One of the beauties of Ezra 3 is that it does not merely present us with a project, but with progress. The foundation of the temple is established, bricks begin to rise where once rubble had been strewn, there are hints of a new work to be done. The celebrations that vv11-12 depict are not on the grounds of the work’s greatness, but because God is gracious and has brought them to this point.
Church families are returning to their buildings once again in the UK and Ireland, after a break of almost four months. For many this is a welcome signal that some semblance of normality is once again being recovered, for others it is a time of intensified anxiety over what feel like huge steps forward in terms of human contact. In this article, based on a sermon I preached on our first evening back together as church family in Millisle, I want to share some thoughts from Ezra 3 which could provide some co-ordinates about how to move forward with confidence, realism and faith in a post lockdown world.
Ezra and Nehemiah are both books about rebuilding. One is concerned with rebuilding the wall of Jerusalem, the other with rebuilding the temple. Both sets of construction arose out of conflicts within and without, and both were undertaken in the wake of 70 years of bitter providence in Babylonian exile. For that period God’s people had not been in God’s place, and his praise had not sounded from Zion. Meeting and ministering together in accordance with the Law had been outside of their grasp.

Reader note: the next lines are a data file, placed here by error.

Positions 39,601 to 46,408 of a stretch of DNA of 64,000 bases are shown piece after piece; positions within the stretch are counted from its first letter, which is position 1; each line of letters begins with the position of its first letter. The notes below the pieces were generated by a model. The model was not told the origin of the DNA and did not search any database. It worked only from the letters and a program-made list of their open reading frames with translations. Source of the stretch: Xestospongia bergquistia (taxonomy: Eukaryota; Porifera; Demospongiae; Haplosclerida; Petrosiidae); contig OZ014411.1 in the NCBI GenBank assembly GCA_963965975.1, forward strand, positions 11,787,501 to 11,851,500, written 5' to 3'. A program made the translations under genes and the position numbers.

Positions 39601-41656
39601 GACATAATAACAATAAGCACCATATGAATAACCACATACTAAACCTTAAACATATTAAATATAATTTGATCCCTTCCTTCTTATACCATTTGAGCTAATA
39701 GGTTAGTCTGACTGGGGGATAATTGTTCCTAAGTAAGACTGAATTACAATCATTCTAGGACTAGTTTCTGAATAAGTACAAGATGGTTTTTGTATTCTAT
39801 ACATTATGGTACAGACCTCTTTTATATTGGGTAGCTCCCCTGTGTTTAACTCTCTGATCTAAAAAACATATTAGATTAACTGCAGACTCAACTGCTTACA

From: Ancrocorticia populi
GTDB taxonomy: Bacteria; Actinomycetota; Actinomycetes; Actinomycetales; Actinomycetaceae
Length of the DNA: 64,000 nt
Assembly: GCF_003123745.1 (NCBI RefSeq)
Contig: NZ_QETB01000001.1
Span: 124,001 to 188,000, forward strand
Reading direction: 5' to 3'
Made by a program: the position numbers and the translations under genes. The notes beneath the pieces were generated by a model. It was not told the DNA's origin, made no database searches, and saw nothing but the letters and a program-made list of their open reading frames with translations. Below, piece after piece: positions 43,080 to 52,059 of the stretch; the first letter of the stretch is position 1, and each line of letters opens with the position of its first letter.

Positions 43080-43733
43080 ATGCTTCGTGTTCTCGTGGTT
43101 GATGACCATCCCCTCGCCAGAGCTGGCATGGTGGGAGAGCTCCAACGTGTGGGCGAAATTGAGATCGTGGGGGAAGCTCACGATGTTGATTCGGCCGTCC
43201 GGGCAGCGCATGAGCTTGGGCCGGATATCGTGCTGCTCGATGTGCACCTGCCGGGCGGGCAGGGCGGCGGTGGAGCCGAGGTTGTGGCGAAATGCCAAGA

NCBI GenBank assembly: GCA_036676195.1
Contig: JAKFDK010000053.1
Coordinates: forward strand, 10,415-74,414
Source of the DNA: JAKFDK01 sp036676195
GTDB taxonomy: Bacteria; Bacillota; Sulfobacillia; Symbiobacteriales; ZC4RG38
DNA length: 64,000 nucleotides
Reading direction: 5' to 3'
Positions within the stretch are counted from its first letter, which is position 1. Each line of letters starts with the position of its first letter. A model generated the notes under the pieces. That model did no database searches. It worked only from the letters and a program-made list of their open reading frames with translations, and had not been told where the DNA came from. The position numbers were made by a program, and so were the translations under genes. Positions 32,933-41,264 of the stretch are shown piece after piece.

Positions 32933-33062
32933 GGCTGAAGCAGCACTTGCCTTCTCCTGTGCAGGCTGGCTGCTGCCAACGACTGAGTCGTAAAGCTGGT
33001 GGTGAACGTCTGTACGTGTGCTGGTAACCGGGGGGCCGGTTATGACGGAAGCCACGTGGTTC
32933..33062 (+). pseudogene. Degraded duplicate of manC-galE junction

These, then, are texts which touch on regathering, which capture the trials and triumphs of seeking to re-ignite and re-establish the work of God. Their relevance is immediately apparent in our current context where churches find themselves at the pivotal point of reassembling. Ezra 3 depicts a crucial moment in the temple rebuilding project, an early victory which would presage the final completion of work given to Zerubbabel, Jeshua, and their colleagues. From their experience returning churches might helpfully lift some lessons, as well as echoing the sentiments of these ancient workers.
For the pilgrim builders going back from Babylon was not the easiest option. The command from Cyrus to return might have seemed like the best of dreams, but the reality of coming into the precincts of Jerusalem must also have carried a nightmarish feel. 70 years in exile is a long time, and being in Zion was a grandfather’s memory, distant thunder from a bygone age.